Reading about Bill Cosby’s fondness for using Quaaludes to drug women he wanted to assault sexually brought back vivid memories of my life in Manhattan in the late Sixties and early Seventies. The bottom drawer of my dresser was crammed full of pharmaceutical samples, including Quaaludes, and one night at Max’s Kansas City, a movie star sitting next to me offered me one from his stash, saying what a marvelous drug it was, then promptly conked out and fell to the floor unconscious.
About those drug samples: in one of the many part-time secretarial jobs I took to sustain myself while seeking fame and fortune as an artist, I worked for a physician in a prestigious group practice at the corner of Park Avenue and 79th Street. He and his colleagues had an upscale clientele, including several Rockefellers. A couple of nights a week after regular office hours, I came in to transcribe the case notes he recorded on an old-fashioned Dictaphone. I quickly picked up the medical terminology and abbreviations, and I got a vicarious thrill from all the intimate details—who was a heart attack waiting to happen, who had terminal cancer, who was on the verge of a breakdown. Even the mundane details of physical examinations and blood tests fascinated me.*
The doctors occupied a rambling corner suite on the second floor that had once been a luxurious apartment for some Park Avenue dowager. Down the hall from my office was a spacious bathroom with white porcelain fixtures and walls clad in white tile. An enormous old claw-footed bathtub dominated the room, and it was always overflowing with packets of pharmaceuticals dropped off by the sales reps from the drug companies. The drugs were tossed helter skelter into the tub with no attempt at organization, and the supply never diminished. On the contrary, it kept on growing.
Even at the height of the Sixties, I was never heavily into drugs—alcohol was and still is my preferred vice. But I hated to see all those pills and capsules go to waste. I figured some of my friends might enjoy them. Besides, some of the uppers might come in handy when I was scrambling to finish paintings in time for a show, and the downers could help me sleep. I began smuggling out a few samples when I’d finished my transcriptions, and before long I was bringing them out in tote bags. No one seemed to miss them.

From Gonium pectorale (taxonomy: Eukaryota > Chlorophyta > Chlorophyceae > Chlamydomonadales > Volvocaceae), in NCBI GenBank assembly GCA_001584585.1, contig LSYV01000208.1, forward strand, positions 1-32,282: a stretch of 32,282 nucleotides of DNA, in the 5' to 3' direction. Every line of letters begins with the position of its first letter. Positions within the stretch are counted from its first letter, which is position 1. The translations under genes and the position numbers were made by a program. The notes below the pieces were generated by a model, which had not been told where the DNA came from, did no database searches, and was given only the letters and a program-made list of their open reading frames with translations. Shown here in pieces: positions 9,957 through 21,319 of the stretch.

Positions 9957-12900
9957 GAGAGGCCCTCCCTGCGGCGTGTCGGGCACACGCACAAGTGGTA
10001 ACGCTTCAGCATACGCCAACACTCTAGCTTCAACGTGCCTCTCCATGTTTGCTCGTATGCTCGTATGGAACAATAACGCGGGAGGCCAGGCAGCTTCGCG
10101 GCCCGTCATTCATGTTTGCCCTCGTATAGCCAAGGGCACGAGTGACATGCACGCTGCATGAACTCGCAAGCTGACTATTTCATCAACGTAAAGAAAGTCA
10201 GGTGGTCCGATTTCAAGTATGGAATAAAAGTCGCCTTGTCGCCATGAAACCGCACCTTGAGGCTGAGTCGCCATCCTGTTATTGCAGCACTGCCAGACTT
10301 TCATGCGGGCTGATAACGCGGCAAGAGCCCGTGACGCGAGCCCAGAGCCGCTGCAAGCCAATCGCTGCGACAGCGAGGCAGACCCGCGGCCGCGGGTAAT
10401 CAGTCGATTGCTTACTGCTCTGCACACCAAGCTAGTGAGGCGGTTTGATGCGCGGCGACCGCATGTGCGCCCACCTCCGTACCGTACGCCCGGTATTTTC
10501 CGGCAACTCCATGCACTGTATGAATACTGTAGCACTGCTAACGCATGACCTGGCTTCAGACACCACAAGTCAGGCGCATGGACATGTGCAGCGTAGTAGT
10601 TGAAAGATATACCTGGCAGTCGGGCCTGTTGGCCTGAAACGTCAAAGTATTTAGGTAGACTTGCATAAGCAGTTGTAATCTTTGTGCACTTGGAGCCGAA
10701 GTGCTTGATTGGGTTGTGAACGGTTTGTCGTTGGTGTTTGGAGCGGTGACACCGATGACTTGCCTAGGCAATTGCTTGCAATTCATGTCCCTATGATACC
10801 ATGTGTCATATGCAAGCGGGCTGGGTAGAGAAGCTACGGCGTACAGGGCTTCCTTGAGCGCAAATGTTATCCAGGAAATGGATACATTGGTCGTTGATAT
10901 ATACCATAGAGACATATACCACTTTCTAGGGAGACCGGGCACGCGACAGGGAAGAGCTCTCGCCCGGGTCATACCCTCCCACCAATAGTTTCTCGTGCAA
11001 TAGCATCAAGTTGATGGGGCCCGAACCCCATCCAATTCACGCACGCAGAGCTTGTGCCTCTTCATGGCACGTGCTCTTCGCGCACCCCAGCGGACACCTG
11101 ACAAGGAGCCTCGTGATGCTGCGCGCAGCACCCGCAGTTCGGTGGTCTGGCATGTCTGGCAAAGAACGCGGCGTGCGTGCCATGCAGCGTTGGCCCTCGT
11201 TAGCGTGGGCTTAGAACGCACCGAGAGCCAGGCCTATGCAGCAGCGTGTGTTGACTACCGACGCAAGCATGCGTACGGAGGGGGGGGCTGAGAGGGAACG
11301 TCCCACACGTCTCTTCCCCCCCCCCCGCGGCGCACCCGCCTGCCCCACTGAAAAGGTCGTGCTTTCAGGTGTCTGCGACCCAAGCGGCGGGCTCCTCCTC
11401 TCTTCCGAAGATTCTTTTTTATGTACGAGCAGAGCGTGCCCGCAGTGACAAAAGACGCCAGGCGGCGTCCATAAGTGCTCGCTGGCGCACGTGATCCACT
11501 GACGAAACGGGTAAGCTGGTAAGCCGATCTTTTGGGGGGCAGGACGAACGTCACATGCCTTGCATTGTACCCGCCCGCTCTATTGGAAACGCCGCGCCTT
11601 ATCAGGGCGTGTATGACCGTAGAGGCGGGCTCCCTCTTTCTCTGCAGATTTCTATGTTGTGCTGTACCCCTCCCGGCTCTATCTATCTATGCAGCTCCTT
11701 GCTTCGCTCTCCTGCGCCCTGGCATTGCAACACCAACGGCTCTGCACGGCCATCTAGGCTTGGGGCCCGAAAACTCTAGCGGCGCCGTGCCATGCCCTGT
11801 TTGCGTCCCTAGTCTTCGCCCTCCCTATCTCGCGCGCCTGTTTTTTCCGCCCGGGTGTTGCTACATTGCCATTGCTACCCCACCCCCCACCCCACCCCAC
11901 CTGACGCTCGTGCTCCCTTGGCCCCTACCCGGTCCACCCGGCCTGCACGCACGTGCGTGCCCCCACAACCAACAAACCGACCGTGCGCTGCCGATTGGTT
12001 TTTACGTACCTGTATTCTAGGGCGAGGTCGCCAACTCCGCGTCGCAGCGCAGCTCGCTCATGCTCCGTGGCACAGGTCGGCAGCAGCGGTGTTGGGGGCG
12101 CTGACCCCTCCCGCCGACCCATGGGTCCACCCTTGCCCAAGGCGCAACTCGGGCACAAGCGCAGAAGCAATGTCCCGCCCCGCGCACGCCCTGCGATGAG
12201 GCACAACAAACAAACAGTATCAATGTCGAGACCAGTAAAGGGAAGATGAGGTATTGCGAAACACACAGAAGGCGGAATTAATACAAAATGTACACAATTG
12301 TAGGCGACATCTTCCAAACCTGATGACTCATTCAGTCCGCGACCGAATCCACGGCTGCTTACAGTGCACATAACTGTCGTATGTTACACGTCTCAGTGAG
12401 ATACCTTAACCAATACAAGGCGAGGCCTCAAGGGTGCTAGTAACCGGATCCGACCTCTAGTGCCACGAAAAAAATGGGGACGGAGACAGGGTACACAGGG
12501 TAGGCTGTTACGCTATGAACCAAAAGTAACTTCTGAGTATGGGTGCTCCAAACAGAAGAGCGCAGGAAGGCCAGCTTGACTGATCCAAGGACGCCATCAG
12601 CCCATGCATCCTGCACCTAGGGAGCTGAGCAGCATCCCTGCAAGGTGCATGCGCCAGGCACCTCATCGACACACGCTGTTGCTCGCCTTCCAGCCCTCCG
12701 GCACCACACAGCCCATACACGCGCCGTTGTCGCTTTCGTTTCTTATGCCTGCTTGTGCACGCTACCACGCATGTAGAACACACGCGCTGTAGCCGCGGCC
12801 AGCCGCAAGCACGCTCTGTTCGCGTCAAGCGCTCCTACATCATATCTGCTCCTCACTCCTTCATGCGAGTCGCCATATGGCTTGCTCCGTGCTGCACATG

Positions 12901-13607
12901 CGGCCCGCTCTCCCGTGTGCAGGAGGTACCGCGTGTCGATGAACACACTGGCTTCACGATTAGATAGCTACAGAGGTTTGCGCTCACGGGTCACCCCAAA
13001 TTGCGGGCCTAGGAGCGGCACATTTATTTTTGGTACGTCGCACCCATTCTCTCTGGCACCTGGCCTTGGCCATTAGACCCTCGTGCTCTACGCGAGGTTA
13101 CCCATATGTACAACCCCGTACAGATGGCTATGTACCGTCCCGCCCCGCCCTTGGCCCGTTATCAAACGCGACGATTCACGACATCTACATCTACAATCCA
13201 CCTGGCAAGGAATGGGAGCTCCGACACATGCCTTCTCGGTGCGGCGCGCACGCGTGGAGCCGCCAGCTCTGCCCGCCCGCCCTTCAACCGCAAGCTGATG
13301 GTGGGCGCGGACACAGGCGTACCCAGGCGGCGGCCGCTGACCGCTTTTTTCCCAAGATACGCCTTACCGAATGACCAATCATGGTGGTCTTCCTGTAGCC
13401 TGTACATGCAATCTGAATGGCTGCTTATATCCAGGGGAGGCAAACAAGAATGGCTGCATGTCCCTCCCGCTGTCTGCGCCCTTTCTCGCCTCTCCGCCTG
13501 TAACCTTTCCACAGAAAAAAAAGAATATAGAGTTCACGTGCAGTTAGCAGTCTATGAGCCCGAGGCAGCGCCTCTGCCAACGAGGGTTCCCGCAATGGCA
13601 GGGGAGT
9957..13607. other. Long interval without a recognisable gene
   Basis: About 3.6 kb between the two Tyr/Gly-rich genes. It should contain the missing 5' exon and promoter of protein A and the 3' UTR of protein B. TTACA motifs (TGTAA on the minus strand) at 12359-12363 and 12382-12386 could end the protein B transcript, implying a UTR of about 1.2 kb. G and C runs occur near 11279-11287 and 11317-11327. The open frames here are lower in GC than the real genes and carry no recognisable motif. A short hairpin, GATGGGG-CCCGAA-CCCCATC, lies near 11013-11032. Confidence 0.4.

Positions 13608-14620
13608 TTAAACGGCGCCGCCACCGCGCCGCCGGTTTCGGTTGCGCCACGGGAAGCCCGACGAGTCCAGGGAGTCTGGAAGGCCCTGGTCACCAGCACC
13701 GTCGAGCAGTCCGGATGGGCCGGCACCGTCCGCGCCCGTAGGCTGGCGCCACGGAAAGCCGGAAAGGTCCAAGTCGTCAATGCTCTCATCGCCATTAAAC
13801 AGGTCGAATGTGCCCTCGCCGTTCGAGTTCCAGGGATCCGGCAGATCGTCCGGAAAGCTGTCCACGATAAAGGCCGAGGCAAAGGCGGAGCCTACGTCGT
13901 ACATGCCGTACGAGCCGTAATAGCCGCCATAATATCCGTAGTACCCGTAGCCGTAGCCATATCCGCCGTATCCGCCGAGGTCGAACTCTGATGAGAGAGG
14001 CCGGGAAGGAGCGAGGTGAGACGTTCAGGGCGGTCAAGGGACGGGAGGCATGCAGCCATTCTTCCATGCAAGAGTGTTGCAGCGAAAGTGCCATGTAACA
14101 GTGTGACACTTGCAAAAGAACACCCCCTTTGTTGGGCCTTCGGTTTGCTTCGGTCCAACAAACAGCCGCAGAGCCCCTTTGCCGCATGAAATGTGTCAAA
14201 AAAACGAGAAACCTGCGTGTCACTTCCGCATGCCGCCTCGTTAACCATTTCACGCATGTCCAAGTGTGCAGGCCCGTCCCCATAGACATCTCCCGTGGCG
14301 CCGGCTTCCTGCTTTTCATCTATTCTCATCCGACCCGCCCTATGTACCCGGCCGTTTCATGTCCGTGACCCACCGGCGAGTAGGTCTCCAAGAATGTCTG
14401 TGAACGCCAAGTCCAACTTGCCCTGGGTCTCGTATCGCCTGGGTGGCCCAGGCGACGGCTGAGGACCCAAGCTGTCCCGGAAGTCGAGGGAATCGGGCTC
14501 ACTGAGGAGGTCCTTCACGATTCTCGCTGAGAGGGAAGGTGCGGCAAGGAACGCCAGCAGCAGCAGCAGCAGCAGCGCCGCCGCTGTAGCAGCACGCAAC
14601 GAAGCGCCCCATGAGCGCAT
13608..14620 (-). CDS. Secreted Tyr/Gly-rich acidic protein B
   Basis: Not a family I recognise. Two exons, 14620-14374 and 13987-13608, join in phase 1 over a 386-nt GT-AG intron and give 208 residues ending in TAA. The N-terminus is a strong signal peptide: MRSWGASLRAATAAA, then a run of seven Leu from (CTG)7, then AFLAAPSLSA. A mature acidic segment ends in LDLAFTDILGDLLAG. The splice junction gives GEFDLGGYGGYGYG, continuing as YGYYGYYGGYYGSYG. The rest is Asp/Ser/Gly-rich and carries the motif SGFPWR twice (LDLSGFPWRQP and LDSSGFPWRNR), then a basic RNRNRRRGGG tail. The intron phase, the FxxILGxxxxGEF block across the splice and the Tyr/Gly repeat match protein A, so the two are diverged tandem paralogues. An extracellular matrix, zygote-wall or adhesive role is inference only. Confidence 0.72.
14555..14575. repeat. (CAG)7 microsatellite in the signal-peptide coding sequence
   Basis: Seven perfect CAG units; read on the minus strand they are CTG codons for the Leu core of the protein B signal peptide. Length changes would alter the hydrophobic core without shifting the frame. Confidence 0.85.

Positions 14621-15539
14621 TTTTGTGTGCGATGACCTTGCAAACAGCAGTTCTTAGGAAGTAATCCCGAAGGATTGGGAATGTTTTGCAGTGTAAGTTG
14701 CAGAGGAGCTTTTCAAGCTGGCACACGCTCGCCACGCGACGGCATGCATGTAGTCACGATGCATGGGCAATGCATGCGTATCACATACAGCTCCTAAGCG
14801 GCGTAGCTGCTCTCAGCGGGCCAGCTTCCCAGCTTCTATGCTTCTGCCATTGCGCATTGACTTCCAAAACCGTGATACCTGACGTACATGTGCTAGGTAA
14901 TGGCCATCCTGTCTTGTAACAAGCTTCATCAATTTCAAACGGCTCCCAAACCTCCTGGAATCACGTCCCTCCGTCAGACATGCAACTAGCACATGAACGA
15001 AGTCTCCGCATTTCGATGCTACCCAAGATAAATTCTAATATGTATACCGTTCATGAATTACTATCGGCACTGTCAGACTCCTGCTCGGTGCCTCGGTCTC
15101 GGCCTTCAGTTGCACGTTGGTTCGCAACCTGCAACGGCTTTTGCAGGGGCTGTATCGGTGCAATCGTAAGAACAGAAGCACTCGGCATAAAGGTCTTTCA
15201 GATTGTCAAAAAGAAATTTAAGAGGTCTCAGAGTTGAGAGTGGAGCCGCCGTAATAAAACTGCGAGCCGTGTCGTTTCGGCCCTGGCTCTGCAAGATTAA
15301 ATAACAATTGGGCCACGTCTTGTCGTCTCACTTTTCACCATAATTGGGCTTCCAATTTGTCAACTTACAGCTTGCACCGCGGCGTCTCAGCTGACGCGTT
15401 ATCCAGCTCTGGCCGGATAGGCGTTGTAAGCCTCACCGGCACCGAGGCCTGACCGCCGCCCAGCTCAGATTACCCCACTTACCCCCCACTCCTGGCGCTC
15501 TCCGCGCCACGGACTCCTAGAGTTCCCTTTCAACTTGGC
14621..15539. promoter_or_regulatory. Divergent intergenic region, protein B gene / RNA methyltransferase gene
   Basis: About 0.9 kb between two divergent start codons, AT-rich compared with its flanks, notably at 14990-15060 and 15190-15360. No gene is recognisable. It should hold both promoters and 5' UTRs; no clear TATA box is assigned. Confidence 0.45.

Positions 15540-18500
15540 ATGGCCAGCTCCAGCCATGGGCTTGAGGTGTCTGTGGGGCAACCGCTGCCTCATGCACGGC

I focused on Dexamyl, Dexedrine and Eskatrol, all manufactured by SmithKline & French, all featuring amphetamine as the primary ingredient and all touted as weight-loss drugs. Dexamyl also included amobarbital, a barbiturate to moderate the effects of the speed, and was marketed as an antidepressant. The triangular purple pills became wildly popular street drugs, known as “purple hearts.” The FDA and the Bureau of Narcotics and Dangerous Drugs, the predecessor of today’s Drug Enforcement Agency or DEA, began cracking down on weight-loss drugs that contained amphetamine, and they were all banned by 1973.
I gleaned the information above from Wikipedia. Back in the day, I barely knew what amphetamine was. Like the doctors prescribing the stuff, I knew only what I read on the inserts in the sample packets. But I was inherently cautious, and I took the drugs seldom, in small doses, and only when I needed to paint late into the wee small hours.
In the late 60’s, six-packs of Quaaludes began showing up among the other goodies in the bathtub, and I began taking them home to stash in my bottom drawer. But that’s another story, and this post is turning out to be longer than I expected, so I’ll save my Quaalude experiences for the next post. If you haven’t yet subscribed, please do so now by clicking in the menu on the right. That way you’ll get an email notification, so you won’t miss the next exciting installment.
*This was my first job in the medical field, and there were many more to follow. For a couple of years I was the office manager for an urologist in another Park Avenue office. I wore a white nurse’s uniform, and for the sake of propriety I stood watch in the exam room when he examined women and stuck stainless steel rods up their urethras. Years later, I picked up an M.A. in art therapy and embarked on a genuine professional career, working in a psychiatric hospital and founding my own home care agency, but that’s another story.